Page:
Properly documenting patient’s medical records has always been important, but never more than now, given today's healthcare landscape where the government ties reimbursement to the quality of the medical record.
"Medical reimbursement is reflective of what you document, not just what you do," says Dr. David Schillinger, SCP Health's Chief Medical Officer. "We can take care of a patient with a wrist fracture,
For that reason and more, Dr. Schillinger encourages providers to "put thoughts to paper” and put good documentation practices into place.
Four Reasons to Document Medical Records Properly
Follow along with four reasons why it’s vital to properly document patients’ medical records.
1. Communicates with other health care personnel
Documentation communicates the what, why, and how of clinical care delivered to patients. These records allow other clinicians to understand the patient's history so they can continue to provide the best possible treatment for each individual.
Proper documentation also serves as a means to facilitate patient navigation and coordination along the continuum of care, from EM to HM and transitioning into the post-acute care setting.
2. Reduces risk management exposure
Thorough and accurate documentation mitigates risks and reduces the chance of a successful malpractice claim. A well-documented record serves as evidence of treatment and care, helping to alleviate liability concerns in the event of a claim. It is unlikely you will remember details of a particular case several years later when you are in the middle of a professional liability claim. Your documentation will be the tool you rely on in this situation.
3. Records CMS Hospital Quality Indicators and PQRS Measures
Documentation captures value-based care metrics that, increasingly, the government is asking hospitals to provide. These include Hospital Quality Indicators and MIPS measures.
4. Ensures appropriate reimbursement
A well-documented medical record can facilitate effective revenue cycle processes, expedite payment, reduce any "hassles" associated with claims processing, and ensure appropriate reimbursement.
"Ninety-five percent of ensuring appropriate reimbursement is just good documentation practices that most our clinicians know," Dr. Schillinger says. "The other five percent consists of learning the rules provided by the federal government and other organizations that we need to know from a documentation compliance standpoint so that we are reimbursed correctly."
Other reasons why proper medical record documentation is important include:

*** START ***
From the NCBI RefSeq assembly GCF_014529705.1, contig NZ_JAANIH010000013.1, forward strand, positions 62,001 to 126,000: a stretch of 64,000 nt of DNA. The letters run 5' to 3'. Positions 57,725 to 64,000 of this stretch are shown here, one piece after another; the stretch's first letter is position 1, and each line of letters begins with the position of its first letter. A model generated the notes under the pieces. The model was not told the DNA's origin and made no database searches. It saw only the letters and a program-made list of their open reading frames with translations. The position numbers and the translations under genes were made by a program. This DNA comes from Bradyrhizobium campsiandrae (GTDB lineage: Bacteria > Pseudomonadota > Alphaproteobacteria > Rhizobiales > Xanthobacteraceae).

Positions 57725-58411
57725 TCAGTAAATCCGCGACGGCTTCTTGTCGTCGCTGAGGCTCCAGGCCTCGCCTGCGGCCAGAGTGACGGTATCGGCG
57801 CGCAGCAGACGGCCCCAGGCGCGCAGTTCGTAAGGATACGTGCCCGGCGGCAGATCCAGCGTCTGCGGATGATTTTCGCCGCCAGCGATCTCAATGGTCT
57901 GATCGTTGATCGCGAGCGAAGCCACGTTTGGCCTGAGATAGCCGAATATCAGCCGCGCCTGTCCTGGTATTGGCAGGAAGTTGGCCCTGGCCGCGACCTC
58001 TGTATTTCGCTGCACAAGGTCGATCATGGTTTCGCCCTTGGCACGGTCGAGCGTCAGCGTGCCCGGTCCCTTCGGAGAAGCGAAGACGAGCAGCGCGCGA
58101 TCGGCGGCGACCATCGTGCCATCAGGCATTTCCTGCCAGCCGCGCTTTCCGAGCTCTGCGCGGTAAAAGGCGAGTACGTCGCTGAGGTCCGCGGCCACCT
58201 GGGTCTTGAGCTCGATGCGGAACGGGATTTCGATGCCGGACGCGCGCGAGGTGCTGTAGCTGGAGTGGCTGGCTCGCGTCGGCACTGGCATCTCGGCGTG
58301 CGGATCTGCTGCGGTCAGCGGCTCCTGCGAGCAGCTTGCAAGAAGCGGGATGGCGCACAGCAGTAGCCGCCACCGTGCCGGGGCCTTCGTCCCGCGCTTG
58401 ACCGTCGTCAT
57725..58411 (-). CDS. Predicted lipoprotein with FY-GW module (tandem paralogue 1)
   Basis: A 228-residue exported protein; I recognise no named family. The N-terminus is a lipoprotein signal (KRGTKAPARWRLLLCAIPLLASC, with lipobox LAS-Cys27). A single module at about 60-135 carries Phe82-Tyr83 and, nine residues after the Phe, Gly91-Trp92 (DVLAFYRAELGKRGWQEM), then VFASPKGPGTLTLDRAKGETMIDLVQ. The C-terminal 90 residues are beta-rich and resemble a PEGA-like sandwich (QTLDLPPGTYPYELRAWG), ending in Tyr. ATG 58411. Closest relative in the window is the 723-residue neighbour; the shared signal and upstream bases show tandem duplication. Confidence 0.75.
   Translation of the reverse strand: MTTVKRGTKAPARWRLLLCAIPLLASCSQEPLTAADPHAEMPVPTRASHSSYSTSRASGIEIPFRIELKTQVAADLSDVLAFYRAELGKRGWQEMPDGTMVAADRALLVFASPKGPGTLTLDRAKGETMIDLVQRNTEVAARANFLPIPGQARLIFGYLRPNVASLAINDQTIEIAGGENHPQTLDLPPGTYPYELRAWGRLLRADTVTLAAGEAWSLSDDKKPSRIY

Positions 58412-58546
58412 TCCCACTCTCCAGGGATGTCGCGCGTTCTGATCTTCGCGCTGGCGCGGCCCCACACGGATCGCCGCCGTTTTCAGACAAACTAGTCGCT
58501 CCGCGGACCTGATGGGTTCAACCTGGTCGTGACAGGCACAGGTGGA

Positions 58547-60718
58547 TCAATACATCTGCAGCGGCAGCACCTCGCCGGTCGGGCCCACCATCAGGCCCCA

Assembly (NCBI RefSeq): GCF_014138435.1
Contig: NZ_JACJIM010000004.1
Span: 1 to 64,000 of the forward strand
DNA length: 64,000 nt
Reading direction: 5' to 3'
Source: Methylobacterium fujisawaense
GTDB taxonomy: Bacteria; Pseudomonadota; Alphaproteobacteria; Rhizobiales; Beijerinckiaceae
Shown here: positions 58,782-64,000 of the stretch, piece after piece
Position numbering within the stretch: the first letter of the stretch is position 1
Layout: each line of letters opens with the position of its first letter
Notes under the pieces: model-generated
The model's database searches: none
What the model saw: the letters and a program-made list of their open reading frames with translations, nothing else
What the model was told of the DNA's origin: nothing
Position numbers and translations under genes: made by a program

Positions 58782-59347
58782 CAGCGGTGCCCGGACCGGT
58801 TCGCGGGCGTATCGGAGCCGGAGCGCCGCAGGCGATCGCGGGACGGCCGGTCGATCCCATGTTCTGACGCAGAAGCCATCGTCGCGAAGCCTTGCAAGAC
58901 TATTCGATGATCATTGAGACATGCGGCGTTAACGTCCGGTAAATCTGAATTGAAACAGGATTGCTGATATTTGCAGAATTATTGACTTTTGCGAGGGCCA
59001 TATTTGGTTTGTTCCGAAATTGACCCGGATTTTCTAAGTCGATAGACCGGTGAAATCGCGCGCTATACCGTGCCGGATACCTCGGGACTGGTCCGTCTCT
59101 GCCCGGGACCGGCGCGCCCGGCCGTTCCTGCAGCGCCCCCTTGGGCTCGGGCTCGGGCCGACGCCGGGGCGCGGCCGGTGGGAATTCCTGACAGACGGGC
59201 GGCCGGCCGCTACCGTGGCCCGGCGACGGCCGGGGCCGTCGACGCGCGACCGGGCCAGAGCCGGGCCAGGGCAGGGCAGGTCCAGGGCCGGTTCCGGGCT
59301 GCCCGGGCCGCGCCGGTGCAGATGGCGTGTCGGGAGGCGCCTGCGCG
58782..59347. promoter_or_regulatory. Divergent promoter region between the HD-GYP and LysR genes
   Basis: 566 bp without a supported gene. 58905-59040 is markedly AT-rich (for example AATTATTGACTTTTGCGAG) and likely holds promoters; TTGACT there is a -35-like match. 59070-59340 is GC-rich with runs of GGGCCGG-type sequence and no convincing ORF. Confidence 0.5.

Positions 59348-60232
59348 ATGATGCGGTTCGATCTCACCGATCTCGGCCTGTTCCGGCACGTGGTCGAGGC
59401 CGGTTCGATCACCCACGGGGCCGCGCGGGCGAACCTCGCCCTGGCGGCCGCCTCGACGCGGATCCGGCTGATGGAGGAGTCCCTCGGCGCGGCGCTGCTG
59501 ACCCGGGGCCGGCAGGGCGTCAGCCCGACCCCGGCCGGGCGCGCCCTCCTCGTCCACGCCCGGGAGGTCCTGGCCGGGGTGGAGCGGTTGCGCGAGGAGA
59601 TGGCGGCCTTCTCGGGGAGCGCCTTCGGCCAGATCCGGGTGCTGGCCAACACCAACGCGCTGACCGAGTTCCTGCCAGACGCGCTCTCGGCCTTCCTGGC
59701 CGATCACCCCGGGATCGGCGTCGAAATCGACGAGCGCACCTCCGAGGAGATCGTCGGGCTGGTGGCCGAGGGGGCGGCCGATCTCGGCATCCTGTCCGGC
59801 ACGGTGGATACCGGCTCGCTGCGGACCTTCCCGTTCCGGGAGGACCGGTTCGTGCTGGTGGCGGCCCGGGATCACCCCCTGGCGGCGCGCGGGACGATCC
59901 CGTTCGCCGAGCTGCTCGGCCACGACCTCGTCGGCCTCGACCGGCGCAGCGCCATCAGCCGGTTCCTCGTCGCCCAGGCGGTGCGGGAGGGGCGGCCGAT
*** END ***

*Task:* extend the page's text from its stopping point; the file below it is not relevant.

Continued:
- Tells the patient's "story," the presenting problem and the treatment received
- Helps to plan and evaluate a patient’s treatment
- Creates a permanent record for the patient’s future care
Improving Provider Documentation
It's one thing to know the reasons documentation is important, and it's another to ensure that it's done correctly. There are several ways to help clinicians improve their documentation skills. .
Use industry standards to create note-taking guidelines that work for your practice. Make sure that clinicians are focusing on clear and concise communications that will benefit other readers of the medical records.
2. Regular Review
Review prior records and encounters; with current EMR's, this is often a simple process. Some health records even allow you to view records from other facilities on the same system.
3. Peer Support
No one understands the ins and outs of documentation quite like other clinicians. Pinpoint excellent documenters as go-to experts for questions and concerns. Peer-to-peer support of documentation will increase standardization and productivity.
4. Continued Education
Clinicians never stop learning as they practice and that should be true when it comes to documentation as well. Regular emails with tips and ideas for improvement helps keep clinicians up to date on best practices and increase documentation compliance.
Clear and concise medical record documentation is critical to providing patients with quality care, ensuring accurate and timely payment for the services furnished, mitigating malpractice risks, and helping healthcare providers evaluate and plan the patient's treatment and maintain the continuum of care.
Take Dr. Schillinger's advice and "put thoughts to paper." Make your clinical documentation complete, accurate, and precise.